I CAME across a statistic last week that amazed me. Britain has within its shores 31 per cent of all retail space in Europe. This means there is 10 sq ft of shopping space for every person in Britain. It would appear that Napoleon was not wrong; we are a nation, if not of shopkeepers, certainly of shoppers.
Though it's not an activity that I particularly relish, I have nothing against shopping per se. It is, I am told, good therapy for some and it certainly is the bedrock of the buoyant economy in my home city of Edinburgh, something the city council has made great efforts to encourage and nurture.
But preponderance of shopping space and its place at the heart of the growth of our economy carries with it some concerns. It indicates an underlying trend not just in our culture but in our way of seeing the world, which while good for the economy is not good for public service generally and education in particular. Our obsession with all things retail epitomises what I would describe as our "purchase culture". In other words, we understand value and progress in terms of what we can buy.
The great debate over the health service and the "ring-fencing" or hypothecation in all but name of the increases in National Insurance for that great public service are the latest and clearest example of what I mean. The only way to persuade people to pay more tax was to say "we will show you exactly what you are getting for your cash". What was a commitment to the health of the nation was expressed in terms of an economic exchange.
Now accountability is a good thing, especially where the public pound is concerned. I have no problem with that. But if we reflect a little more on this trend, we can see some worrying pressures. Witness the continual obsession with attainment levels and exam results as the only benchmark of success in schools.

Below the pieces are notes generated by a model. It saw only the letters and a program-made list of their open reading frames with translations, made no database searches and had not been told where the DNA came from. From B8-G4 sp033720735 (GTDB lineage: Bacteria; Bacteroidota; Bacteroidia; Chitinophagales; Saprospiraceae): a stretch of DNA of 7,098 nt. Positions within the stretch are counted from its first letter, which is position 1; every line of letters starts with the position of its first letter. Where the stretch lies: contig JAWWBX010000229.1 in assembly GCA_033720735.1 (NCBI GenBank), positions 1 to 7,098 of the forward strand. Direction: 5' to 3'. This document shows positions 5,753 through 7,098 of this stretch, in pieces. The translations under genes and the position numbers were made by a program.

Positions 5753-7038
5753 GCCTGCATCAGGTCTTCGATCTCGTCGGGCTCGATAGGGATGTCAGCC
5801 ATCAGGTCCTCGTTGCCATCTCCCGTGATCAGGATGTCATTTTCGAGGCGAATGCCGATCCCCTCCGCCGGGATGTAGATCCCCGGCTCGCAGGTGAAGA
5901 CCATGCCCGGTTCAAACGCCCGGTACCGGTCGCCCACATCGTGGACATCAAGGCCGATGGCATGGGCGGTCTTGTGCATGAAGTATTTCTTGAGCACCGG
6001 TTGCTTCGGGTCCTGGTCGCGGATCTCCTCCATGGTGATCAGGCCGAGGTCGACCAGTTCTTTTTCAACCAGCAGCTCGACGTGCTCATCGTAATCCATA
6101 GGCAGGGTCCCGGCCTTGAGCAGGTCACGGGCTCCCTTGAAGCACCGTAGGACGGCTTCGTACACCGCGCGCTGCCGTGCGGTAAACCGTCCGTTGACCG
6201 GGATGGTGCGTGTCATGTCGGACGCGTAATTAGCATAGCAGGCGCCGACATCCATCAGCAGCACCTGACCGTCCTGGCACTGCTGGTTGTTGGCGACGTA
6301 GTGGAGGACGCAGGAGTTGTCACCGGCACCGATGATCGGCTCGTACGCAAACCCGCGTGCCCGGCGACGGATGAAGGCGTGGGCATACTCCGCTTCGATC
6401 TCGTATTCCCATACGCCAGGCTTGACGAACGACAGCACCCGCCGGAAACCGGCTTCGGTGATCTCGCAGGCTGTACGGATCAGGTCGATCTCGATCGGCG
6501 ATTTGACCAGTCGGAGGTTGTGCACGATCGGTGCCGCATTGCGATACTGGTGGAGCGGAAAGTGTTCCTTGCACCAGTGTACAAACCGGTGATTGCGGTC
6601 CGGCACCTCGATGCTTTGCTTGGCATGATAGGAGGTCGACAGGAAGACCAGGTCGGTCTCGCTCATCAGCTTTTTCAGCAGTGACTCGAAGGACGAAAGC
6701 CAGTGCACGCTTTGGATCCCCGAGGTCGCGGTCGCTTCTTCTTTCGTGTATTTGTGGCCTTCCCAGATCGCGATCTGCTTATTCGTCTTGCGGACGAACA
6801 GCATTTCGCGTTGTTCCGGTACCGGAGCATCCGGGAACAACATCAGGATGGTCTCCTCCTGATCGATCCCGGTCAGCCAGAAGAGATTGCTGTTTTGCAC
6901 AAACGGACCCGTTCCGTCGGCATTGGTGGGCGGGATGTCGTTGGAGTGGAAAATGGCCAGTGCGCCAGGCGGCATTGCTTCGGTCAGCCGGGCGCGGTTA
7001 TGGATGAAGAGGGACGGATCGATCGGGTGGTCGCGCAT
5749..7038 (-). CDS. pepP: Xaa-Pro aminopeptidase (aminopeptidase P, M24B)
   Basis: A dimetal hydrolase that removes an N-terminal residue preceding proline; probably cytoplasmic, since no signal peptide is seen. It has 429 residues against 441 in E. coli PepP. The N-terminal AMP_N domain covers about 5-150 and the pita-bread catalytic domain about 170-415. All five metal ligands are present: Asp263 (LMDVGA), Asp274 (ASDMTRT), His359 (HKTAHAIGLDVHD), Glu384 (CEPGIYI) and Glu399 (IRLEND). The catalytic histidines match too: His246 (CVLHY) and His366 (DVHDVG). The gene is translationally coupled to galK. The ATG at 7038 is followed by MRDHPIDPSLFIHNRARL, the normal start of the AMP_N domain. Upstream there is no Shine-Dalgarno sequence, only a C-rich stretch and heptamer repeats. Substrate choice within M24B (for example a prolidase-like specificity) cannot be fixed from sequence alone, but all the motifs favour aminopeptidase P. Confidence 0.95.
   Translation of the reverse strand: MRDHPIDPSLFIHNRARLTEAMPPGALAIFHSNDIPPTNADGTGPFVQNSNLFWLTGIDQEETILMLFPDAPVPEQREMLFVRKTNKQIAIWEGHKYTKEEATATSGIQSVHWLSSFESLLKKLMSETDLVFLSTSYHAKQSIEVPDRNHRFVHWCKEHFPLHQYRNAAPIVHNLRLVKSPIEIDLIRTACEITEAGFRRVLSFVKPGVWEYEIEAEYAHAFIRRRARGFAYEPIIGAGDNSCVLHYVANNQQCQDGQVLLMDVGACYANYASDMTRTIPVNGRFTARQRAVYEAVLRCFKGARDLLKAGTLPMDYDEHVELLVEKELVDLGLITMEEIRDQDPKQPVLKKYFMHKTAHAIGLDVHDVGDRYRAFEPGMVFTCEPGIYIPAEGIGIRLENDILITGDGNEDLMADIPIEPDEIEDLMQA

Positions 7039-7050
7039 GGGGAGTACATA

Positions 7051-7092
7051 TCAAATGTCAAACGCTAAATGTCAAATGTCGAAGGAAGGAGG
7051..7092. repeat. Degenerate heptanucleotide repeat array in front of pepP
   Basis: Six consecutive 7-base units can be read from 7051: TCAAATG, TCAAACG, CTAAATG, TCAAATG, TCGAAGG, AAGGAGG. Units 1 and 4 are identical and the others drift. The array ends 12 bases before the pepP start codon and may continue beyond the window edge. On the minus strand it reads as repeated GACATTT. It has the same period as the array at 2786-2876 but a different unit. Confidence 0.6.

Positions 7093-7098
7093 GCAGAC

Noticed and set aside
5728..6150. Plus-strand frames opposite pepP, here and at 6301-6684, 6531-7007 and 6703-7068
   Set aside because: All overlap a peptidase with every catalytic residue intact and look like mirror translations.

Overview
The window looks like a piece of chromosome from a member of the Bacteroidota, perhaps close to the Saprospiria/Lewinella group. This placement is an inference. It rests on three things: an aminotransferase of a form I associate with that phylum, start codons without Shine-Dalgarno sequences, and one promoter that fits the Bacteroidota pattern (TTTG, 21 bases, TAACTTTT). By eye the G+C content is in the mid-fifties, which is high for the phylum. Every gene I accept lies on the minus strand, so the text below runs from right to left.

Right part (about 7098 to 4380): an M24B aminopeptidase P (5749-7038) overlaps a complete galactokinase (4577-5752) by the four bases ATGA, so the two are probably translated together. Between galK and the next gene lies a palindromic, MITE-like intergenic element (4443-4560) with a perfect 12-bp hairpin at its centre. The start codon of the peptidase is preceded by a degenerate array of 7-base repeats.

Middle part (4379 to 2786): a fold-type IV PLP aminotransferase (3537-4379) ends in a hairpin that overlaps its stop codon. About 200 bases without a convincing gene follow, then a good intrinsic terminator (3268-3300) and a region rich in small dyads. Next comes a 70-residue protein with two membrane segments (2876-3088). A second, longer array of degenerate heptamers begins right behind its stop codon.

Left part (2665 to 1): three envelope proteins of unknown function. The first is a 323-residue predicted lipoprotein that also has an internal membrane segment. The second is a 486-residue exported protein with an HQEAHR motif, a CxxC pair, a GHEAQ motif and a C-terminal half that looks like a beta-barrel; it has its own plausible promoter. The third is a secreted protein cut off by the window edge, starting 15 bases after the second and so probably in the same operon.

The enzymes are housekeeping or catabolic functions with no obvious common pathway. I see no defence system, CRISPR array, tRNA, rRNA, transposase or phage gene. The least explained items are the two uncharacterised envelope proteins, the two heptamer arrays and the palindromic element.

No matter how hard many of us try to argue otherwise, the league tables of school exam results are taken by the media and therefore much of the populace as hard comparators between schools and as indicators of all a school offers.
The Scotsman published a so-called "Good Schools Guide" on the basis of those results which bore little resemblance to the quality of the education experience in the schools. All it really did was undermine the hard work, commitment and dedication of the staff, pupils and parents involved in those schools that didn't make the spurious "top 10".
Why do we continue to allow these league tables to be published? At last year's Edinburgh Conference, Jack McConnell, then Education Minister, said it was because, having made such information available, it was impossible to stop doing so. He may be right, but the Pandora's box of league tables is not just about freedom of information. It is simply that we as a nation feel the need to define and compare what our money is buying.
That's how we have come to see getting best value: "we pay this much tax and we get these many exam passes". But those who actually deliver the education experience will tell you that results are not the best way of assessing a school's effectiveness. One Edinburgh school was in the Scotsman's "bottom five", but has the highest number of young people going into employment. Success or failure?
The same purchase culture mentality is undermining the post-McCrone deliberations. The phrase "what are we getting for our pound;800 million?"
is working its way into far too many column inches. The agreement has four more years to evolve before it is fully implemented. It involves such a phenomenal change of culture at all levels of the education service that it cannot be defined in such simplistic terms as "what are we getting for our money?"
If we allow the value of the education experience for society to be defined in purely monetary terms, then we head down a dangerous road. It will be harder and harder to support those schools that need extra support for socio-economic reasons. The pressure to loosen the restrictions on non-catchment area placements will increase, thus weakening those schools that are already struggling.
And eventually the ambition of a truly comprehensive education service, with standards consistent across all postcodes and accessible to all, will be lost. I doubt we would ever be able to buy that back.
Ewan Aitken is executive member for education on Edinburgh City Council.